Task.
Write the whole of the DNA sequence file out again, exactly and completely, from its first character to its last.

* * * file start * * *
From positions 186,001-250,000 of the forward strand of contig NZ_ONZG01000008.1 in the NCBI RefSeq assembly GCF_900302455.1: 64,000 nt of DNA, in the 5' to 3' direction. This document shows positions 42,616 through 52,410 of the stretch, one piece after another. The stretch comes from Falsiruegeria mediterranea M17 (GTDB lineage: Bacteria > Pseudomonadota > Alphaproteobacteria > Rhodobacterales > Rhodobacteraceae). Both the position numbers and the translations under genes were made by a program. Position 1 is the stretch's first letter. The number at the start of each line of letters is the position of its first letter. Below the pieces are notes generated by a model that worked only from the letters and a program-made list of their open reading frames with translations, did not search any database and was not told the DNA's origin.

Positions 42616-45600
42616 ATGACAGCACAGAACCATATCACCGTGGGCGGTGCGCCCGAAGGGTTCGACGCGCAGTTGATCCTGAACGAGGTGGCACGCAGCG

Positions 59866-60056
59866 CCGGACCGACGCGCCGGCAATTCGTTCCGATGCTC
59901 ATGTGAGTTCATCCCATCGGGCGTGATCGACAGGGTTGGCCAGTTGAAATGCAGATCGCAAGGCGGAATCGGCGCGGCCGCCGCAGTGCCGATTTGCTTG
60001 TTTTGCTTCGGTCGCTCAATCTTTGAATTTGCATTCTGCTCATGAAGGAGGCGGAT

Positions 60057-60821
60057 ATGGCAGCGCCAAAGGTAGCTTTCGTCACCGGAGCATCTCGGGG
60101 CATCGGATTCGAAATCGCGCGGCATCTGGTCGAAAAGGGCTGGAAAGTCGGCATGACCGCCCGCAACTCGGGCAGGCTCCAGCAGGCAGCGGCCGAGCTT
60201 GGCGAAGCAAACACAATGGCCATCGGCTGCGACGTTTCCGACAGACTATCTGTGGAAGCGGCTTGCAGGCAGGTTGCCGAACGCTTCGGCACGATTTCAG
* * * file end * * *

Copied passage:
From positions 186,001-250,000 of the forward strand of contig NZ_ONZG01000008.1 in the NCBI RefSeq assembly GCF_900302455.1: 64,000 nt of DNA, in the 5' to 3' direction. This document shows positions 42,616 through 52,410 of the stretch, one piece after another. The stretch comes from Falsiruegeria mediterranea M17 (GTDB lineage: Bacteria > Pseudomonadota > Alphaproteobacteria > Rhodobacterales > Rhodobacteraceae). Both the position numbers and the translations under genes were made by a program. Position 1 is the stretch's first letter. The number at the start of each line of letters is the position of its first letter. Below the pieces are notes generated by a model that worked only from the letters and a program-made list of their open reading frames with translations, did not search any database and was not told the DNA's origin.

Positions 42616-45600
42616 ATGACAGCACAGAACCATATCACCGTGGGCGGTGCGCCCGAAGGGTTCGACGCGCAGTTGATCCTGAACGAGGTGGCACGCAGCG

Positions 59866-60056
59866 CCGGACCGACGCGCCGGCAATTCGTTCCGATGCTC
59901 ATGTGAGTTCATCCCATCGGGCGTGATCGACAGGGTTGGCCAGTTGAAATGCAGATCGCAAGGCGGAATCGGCGCGGCCGCCGCAGTGCCGATTTGCTTG
60001 TTTTGCTTCGGTCGCTCAATCTTTGAATTTGCATTCTGCTCATGAAGGAGGCGGAT

Positions 60057-60821
60057 ATGGCAGCGCCAAAGGTAGCTTTCGTCACCGGAGCATCTCGGGG
60101 CATCGGATTCGAAATCGCGCGGCATCTGGTCGAAAAGGGCTGGAAAGTCGGCATGACCGCCCGCAACTCGGGCAGGCTCCAGCAGGCAGCGGCCGAGCTT
60201 GGCGAAGCAAACACAATGGCCATCGGCTGCGACGTTTCCGACAGACTATCTGTGGAAGCGGCTTGCAGGCAGGTTGCCGAACGCTTCGGCACGATTTCAG